African Americans in Texas See Decreased Economic Mobility, Policy Report Shows

May 20, 2013
AUSTIN, Texas — The economic status of African Americans in Texas has significantly declined during the first decade of the 21st century, according to a policy report released by the Institute for Urban Policy Research & Analysis (IUPRA) at The University of Texas at Austin.
The report, led by IUPRA Research Fellow Shetal Vohra-Gupta, raises important questions about several issues, such as racial disparities in economic status of families, including median income and overall poverty rate. The economic toll is greatest among African American single mothers.
“These inequalities speak to an economic system that needs to be redefined so that all races have equal opportunity, access and results,” Vohra-Gupta says. “This begins with introducing policies that tackle quality of education, pay equality, improved child care services and improved health and mental health services. When single mothers of color face racial disparities, the impact lasts for generations.”

Vohra-Gupta and a team of researchers examined statewide economic and demographic data to compare poverty levels between African Americans and other racial groups in Texas. The researchers analyzed economic status, poverty distribution and change patterns from 2000 to 2010. According to the findings:

  • Among all racial groups in Texas, African Americans had the lowest median household income (about $29,000 to $36,000). The figures for whites far exceeded African Americans and Hispanics, while Asians had the highest median household income levels.
  • The most pervasive poverty was experienced among African Americans living in East Texas, where median incomes are below $25,000. Central Texas, much of South Texas and the counties around Houston and Dallas had, on average, slightly higher median incomes ranging between $25,000 and $32,000 in 2000 and $32,000 to 39,000 in 2010.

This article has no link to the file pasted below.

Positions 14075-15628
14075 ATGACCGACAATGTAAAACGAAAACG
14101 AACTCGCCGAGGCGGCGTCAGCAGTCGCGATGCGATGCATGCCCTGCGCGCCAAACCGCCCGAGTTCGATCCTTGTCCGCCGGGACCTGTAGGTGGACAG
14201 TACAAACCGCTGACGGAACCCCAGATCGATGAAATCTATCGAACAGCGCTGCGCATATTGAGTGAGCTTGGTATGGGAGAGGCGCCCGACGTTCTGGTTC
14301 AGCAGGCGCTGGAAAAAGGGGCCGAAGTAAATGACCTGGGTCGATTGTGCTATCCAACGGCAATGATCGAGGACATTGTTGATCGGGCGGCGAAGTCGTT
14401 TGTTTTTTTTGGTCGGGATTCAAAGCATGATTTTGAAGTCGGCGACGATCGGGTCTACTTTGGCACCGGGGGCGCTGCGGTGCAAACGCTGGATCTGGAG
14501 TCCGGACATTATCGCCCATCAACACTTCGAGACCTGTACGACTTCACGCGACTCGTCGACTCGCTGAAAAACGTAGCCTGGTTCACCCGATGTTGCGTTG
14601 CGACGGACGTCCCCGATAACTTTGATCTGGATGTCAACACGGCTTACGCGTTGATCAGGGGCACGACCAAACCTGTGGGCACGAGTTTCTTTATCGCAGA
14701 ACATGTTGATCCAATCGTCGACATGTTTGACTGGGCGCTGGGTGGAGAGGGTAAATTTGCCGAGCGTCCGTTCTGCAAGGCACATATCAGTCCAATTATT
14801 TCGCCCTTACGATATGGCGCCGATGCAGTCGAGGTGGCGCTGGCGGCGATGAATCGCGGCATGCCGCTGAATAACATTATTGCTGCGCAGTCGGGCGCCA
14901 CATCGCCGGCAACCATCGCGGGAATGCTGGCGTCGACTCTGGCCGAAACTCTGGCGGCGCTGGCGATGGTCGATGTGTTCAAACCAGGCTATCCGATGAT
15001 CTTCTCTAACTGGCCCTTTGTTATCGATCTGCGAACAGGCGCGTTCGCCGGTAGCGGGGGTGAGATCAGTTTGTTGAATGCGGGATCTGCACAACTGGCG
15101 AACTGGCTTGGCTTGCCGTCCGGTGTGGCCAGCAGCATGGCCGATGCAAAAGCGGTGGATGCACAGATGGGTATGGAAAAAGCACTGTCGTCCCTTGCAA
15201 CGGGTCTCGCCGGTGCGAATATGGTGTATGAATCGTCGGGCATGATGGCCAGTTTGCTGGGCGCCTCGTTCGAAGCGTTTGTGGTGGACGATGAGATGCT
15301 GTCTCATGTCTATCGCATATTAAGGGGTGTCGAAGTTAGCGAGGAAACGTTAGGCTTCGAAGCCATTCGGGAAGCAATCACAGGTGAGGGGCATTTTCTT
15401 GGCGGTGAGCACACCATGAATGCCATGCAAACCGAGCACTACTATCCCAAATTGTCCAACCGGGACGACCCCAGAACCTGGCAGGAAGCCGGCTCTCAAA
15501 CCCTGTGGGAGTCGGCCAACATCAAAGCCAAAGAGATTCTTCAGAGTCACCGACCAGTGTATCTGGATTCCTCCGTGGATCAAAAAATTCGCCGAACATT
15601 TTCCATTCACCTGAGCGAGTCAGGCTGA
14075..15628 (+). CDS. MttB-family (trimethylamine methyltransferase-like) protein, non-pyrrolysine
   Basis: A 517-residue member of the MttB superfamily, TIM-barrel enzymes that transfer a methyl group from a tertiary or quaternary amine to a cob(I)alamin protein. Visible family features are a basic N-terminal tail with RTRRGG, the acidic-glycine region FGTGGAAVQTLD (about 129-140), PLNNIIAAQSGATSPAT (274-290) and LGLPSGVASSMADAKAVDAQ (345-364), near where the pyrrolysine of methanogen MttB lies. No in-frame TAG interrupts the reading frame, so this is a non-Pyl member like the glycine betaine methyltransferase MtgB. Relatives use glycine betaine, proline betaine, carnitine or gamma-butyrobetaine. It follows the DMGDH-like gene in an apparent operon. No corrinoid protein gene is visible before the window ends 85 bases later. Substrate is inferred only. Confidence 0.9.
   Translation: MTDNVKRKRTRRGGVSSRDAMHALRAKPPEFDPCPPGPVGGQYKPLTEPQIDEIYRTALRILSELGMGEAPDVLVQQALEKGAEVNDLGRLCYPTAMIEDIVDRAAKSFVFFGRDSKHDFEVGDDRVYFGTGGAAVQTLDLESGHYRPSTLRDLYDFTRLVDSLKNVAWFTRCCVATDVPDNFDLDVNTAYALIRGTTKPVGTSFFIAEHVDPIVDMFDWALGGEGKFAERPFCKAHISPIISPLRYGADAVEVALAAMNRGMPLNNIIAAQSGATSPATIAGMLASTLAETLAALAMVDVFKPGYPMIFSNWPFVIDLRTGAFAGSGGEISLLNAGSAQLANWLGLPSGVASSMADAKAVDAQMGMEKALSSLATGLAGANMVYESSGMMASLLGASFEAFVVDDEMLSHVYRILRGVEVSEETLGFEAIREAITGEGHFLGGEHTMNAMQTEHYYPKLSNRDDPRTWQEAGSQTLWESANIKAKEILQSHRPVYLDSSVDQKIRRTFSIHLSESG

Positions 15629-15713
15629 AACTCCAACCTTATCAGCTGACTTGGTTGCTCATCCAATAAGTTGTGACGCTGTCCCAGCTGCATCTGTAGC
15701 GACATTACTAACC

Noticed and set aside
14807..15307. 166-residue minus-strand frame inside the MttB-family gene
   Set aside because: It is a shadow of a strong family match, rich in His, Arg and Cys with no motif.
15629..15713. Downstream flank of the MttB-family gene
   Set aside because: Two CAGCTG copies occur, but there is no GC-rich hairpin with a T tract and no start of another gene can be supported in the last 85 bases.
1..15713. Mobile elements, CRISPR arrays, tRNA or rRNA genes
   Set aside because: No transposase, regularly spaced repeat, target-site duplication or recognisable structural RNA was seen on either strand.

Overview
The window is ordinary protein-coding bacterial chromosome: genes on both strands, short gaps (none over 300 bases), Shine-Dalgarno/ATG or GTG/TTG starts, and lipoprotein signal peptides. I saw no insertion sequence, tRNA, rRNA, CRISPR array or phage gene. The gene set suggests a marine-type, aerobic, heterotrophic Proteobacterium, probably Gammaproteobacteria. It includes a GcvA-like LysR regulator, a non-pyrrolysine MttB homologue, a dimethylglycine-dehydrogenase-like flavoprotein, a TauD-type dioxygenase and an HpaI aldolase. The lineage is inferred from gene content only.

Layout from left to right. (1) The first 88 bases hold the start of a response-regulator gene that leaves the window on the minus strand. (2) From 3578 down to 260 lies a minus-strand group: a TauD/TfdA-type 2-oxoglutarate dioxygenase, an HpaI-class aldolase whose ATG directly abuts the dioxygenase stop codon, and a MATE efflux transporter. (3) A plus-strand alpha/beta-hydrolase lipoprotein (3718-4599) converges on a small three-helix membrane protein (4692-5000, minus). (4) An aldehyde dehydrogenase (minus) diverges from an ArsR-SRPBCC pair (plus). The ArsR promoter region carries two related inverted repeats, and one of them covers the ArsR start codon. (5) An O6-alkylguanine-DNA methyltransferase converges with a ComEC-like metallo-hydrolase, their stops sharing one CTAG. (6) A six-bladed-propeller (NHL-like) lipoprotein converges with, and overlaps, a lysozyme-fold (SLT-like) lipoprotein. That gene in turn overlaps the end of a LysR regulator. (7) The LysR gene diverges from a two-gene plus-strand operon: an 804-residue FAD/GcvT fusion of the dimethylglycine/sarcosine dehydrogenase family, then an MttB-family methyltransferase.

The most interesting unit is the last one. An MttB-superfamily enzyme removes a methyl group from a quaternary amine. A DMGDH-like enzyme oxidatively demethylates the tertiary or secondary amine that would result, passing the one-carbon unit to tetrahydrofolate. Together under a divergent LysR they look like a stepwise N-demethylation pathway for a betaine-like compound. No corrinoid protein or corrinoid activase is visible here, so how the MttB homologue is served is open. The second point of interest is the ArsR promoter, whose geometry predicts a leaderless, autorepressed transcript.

• Five Texas counties with an African American population of more than 5,000 — Hunt, Grass, Walker, Jasper and Wharton — experienced income decline in 2010.
  • More than 70 percent of African American female-headed households were in poverty.
  • African Americans’ income growth increased at a much slower rate than the white population’s. And their median household income remained at a lower level than those of Hispanics, whites, Asians and the average of all racial groups.
  • African Americans and Hispanics were highly over­represented among Texas’ poor population, while whites were highly underrepresented.

The researchers also found that more than 20 percent of African Americans did not have health insurance in Texas. This rate was higher than the figure for whites and below the state average. The lack of health insurance coverage might discourage their consumer and investment behavior, Vohra-Gupta says.
King Davis, professor of African and African Diaspora Studies and IUPRA director, says the report addresses the need for antipoverty policies and programs for African Americans.
“The state’s favorable economic condition continues to bypass these communities and families,” Davis says. “Dr. Gupta’s findings make it clear that unless changes are made soon, the quality of life for black families will decline for the remainder of the decade.”
The Institute for Urban Policy Research & Analysis, along with the African and African Diaspora Studies Department and the John L. Warfield Center for African and African American Studies, comprise the three branches of Black Studies in the College of Liberal Arts. To read this and other IUPRA policy briefs, go to the IUPRA website.

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